It is with mixed emotions that I learned today that Jay Sankey is no longer charging magicians an annual fee for the right to purchase magic through his Web site. I suppose that this is fine for young magicians and those who do not have a large magic “war chest,” but to those of us who have spent decades trying to keep our secrets safe from the undeserving, it feels like Sankey has thrown the gates of heaven open and let the golden clouds pour out upon the heads of those below.

Sankey was nice enough to send me a $20 gift certificate to help make up for the annual dues I paid some time ago. This was a fine gesture, but the fact of the matter is that I paid more than $12,000 for the right to purchase merchandise through his site. I was assured that this was a deeply discounted price by Gerald, my local Web access guy (he works in an abandoned crack house two blocks from my mansion and is the same guy who sold me a license to shop at for only $4,000), and I still remember the difficulty in getting the funds together because Gerald says that Web access fees can only be paid in cash.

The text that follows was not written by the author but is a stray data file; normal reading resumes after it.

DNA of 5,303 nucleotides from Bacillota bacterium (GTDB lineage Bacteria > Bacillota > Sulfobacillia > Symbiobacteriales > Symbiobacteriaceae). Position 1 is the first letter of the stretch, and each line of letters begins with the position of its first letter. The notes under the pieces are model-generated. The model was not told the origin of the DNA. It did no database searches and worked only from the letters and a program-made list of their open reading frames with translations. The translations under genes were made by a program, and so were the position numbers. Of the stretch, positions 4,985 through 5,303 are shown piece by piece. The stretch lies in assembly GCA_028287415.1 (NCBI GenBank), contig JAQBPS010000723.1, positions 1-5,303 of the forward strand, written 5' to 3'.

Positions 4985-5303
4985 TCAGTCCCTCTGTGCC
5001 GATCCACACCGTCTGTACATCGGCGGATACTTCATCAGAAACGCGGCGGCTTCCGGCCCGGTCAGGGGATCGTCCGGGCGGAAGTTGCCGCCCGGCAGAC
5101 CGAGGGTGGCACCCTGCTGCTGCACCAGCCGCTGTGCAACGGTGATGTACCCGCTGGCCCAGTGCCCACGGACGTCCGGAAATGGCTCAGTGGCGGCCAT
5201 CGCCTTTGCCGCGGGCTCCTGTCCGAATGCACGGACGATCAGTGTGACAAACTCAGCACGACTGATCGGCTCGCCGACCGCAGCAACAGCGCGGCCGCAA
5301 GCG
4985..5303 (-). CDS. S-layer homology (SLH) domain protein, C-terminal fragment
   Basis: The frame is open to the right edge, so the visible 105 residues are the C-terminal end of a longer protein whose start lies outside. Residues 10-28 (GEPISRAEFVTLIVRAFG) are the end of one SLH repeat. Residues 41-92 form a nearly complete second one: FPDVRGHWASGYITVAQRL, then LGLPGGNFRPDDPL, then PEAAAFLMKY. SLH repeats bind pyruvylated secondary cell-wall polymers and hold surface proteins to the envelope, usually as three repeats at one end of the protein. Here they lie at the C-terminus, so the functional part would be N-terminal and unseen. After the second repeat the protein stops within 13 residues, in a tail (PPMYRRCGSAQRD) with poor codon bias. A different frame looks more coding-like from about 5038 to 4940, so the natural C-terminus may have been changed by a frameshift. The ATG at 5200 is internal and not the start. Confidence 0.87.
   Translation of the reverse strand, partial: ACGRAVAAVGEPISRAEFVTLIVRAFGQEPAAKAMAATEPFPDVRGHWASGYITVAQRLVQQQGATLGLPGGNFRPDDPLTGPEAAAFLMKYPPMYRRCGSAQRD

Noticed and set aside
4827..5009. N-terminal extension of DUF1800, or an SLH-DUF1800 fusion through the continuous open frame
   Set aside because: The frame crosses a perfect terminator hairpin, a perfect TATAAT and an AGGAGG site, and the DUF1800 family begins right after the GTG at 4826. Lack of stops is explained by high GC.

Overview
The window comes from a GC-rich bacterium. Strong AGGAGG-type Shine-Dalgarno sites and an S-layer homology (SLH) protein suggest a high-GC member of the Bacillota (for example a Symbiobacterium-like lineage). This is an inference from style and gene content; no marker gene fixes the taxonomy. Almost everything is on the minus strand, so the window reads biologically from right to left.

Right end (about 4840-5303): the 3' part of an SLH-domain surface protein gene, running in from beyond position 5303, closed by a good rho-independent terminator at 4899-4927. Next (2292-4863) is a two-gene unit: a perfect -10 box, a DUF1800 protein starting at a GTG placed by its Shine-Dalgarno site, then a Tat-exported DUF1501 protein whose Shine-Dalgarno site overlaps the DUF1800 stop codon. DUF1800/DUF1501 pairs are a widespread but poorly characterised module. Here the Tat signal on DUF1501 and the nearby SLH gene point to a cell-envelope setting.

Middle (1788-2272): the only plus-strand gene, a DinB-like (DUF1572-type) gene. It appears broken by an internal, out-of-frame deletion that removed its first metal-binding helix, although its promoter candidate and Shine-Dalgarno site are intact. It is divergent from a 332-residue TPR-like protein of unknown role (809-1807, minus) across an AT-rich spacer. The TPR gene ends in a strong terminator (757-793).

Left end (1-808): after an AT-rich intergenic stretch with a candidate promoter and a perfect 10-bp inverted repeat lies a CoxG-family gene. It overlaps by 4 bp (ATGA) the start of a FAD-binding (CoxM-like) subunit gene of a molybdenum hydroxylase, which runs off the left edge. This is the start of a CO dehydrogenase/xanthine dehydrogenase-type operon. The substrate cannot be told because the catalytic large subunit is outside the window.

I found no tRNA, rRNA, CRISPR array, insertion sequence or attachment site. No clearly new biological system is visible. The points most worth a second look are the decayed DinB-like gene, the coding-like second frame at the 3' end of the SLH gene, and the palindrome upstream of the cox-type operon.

Not that I feel ripped off in the slightest. Sankey is a hero amongst magicians — possibly the only magician in the history of magic who could have possibly showed David Copperfield how he could make the Statue of Liberty disappear using only a paper clip and sly misdirection. I’ll certainly continue to purchase products from Sankey and write about him at, but it will be with a tear in my eye and a remembrance of the day when only those who were willing to pony up big bucks could be part of the Sankey-DVD-purchasing fraternity.